New studies seem to suggest that Omicron is very effective at infecting upper respiratory cells, but does not have the same success at infecting cells within the lungs and beyond. After infecting several types of animals with Omicron, scientists found that the level of infection in the nasal passages was the same as other variants, but 1/10th that in lung cells. This is very important because severe cases of COVID-19 occur when infection spreads through the lungs, creating swelling and pooling of fluids. Also, the body often overreacts to those infections, creating cytokine storms of antibodies that can be as damaging as the virus itself.

What scientists are looking at is a particular protein found mostly in lung cells that often help viruses easily gain entry into the cells. However, that protein doesn’t seem to grab onto the Omicron variant as easily, resulting in fewer lung cells being infected. Even with this reduction in severe infections, with the volume of infections occurring people are still being admitted to hospitals, being put on ventilators, and dying. However, this seems to be happening mostly with the unvaccinated. Hospitalizations and deaths rarely seem to be occurring with the vaccinated, even at the rates of infection we are seeing.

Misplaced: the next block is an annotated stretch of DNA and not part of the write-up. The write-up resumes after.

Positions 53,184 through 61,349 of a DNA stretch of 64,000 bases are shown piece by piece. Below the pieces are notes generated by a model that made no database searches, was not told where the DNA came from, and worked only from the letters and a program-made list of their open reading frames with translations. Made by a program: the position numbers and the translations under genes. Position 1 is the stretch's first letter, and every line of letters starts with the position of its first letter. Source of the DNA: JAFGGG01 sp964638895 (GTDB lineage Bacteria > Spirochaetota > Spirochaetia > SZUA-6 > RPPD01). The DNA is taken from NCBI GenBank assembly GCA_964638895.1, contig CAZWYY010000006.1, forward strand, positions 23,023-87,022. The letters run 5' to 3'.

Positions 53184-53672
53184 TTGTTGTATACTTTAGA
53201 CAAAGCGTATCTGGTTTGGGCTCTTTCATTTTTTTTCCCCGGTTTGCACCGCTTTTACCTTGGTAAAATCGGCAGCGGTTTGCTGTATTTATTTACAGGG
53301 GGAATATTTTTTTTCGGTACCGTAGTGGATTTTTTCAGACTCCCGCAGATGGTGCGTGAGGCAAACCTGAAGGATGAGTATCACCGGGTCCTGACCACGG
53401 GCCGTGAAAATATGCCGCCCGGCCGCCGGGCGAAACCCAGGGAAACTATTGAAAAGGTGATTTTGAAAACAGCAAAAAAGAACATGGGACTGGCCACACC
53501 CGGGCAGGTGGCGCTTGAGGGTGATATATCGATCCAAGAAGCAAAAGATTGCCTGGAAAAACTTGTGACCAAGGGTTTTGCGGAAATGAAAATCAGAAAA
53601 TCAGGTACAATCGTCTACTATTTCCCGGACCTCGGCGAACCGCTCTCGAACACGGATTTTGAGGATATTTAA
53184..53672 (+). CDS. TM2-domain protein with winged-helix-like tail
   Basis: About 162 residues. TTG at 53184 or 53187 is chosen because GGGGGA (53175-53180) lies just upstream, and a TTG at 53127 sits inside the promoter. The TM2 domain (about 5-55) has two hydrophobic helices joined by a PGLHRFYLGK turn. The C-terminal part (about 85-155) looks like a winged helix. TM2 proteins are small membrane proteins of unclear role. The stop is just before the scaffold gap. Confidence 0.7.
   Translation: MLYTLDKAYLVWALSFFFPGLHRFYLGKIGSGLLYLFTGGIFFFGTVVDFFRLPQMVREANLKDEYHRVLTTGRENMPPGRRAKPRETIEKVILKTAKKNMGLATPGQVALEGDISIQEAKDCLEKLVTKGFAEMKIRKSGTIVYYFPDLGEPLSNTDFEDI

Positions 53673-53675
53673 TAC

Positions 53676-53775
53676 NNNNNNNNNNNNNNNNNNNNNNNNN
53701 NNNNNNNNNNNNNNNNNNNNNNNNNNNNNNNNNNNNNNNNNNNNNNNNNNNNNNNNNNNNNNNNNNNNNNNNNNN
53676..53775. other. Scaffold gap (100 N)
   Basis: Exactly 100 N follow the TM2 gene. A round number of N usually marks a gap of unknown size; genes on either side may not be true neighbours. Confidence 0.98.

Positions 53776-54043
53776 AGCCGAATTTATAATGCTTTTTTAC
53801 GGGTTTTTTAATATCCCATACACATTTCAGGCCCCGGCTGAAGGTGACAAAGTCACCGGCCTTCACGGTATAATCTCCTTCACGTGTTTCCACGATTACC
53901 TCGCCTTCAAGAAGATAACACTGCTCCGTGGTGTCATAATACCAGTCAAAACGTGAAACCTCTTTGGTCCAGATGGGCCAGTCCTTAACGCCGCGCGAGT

The End Of the Pandemic

So, where does this leave us as we move into the fifth surge of this pandemic? Since Omicron evades the antibodies provided by the vaccines, does this mean we’re in for more years of this pandemic? I don’t believe so and I’m finding other experts believe the same. At some point, the pandemic will transition to being endemic as noted by some experts last August. We will never be rid of SARS-CoV-2 and COVID-19. Due to the nature of this virus, it will resemble the virus that sparked the Spanish flu pandemic back in 1917-18.